McGeorge School of Law

Gevurtz Authors Article on Insider Trading Case in Boston College Law Review

December 9, 2016

Distinguished Professor of Law Franklin A. Gevurtz

Distinguished Professor of Law Franklin A. Gevurtz

Distinguished Professor of Law Franklin A. Gevurtz' article, "The Overlooked Daisy Chain Problem in Salman," was published in an online supplement to the Boston College Law Review in November 2016 (Volume 58, Issue 6). The article is available to read online.

Article abstract: In Salman v. United States, the Supreme Court granted certiorari to resolve a conflict with United States v. Newman as to when corporate insiders receive sufficient personal benefit from making gifts of inside information to make the tip and consequent trade illegal. This Essay explores an overlooked aspect of these cases, the "daisy chain problem," which involves how the personal benefit element for illegal tipping applies to the subsequent tips that occur when the recipient of information from the corporate insider, in turn, passes the information on to others. This daisy chain problem could potentially distinguish the facts of Salman and Newman and thus deserves the attention of the Court and commentators.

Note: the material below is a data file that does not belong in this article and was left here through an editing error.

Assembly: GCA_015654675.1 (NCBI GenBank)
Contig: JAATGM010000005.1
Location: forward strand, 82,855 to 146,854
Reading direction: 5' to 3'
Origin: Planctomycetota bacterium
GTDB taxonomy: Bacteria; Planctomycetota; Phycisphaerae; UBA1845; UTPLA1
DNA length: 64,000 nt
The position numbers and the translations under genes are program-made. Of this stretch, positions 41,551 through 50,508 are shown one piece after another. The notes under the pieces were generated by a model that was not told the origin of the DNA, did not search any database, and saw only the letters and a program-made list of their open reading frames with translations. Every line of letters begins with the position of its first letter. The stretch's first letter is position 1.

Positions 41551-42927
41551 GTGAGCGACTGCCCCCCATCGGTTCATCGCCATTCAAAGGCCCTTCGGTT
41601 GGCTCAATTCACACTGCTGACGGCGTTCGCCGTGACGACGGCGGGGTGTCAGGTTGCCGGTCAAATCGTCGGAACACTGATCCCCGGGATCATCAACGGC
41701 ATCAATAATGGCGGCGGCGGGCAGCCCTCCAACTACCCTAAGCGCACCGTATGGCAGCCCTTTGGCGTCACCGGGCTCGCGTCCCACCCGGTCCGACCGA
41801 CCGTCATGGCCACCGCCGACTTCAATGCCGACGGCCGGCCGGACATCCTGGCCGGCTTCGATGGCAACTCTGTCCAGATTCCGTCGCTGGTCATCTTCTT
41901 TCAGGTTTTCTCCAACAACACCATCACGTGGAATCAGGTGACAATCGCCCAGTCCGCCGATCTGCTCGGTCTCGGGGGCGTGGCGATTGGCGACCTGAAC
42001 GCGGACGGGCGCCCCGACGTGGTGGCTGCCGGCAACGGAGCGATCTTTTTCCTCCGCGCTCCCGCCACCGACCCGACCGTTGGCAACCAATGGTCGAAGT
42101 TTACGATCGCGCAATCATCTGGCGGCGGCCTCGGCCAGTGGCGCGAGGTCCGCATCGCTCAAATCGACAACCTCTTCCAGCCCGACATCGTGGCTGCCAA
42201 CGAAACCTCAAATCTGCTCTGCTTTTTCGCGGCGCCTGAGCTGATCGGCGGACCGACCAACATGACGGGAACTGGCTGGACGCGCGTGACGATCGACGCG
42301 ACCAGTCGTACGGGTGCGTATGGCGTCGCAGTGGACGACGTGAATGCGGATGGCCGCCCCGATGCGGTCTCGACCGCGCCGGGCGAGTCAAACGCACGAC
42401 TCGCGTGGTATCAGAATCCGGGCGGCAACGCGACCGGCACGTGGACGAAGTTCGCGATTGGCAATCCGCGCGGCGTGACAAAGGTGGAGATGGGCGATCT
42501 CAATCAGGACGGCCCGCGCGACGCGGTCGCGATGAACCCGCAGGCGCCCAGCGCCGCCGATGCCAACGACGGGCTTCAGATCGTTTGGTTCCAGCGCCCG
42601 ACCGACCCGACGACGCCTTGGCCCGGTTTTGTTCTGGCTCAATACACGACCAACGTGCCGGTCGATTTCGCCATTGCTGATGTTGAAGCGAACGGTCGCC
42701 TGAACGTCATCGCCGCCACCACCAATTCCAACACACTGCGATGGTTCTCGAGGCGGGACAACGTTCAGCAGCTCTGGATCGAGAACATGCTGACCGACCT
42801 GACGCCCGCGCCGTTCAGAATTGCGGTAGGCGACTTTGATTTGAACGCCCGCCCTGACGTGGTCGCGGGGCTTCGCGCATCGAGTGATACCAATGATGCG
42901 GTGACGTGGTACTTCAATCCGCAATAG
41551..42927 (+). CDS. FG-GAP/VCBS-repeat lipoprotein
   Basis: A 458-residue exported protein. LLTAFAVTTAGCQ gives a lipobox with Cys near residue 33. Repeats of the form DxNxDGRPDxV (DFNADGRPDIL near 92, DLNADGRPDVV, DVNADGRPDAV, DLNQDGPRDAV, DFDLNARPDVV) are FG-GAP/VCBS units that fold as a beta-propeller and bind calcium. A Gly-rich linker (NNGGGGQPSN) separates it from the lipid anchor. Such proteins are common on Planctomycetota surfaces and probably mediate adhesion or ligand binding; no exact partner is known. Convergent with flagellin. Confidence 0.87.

Professor Gevurtz is an expert in corporate law. Courts, lawyers, students and scholars in the United States and abroad look to his treatise, Corporation Law, for authoritative guidance. Professor Gevurtz has written numerous law review articles addressing topics in corporate and securities laws, the laws of other business organizations, the antitrust laws, and the application of U.S. laws to overseas activities. These articles have clarified but also challenged long-standing corporate law doctrines, explored often-unrecognized practical implications of various business organization laws, and proposed innovative solutions to legal problems. They often reflect Professor Gevurtz' use of interdisciplinary approaches by undertaking historical research, empirical studies, and comparative law analysis. His works have been cited hundreds of times, including by the Supreme Courts of Delaware, Georgia, Minnesota, Pennsylvania, Rhode Island, Wisconsin and Wyoming, and by United States Courts of Appeals for the First, Ninth and D.C. Circuits. Read more >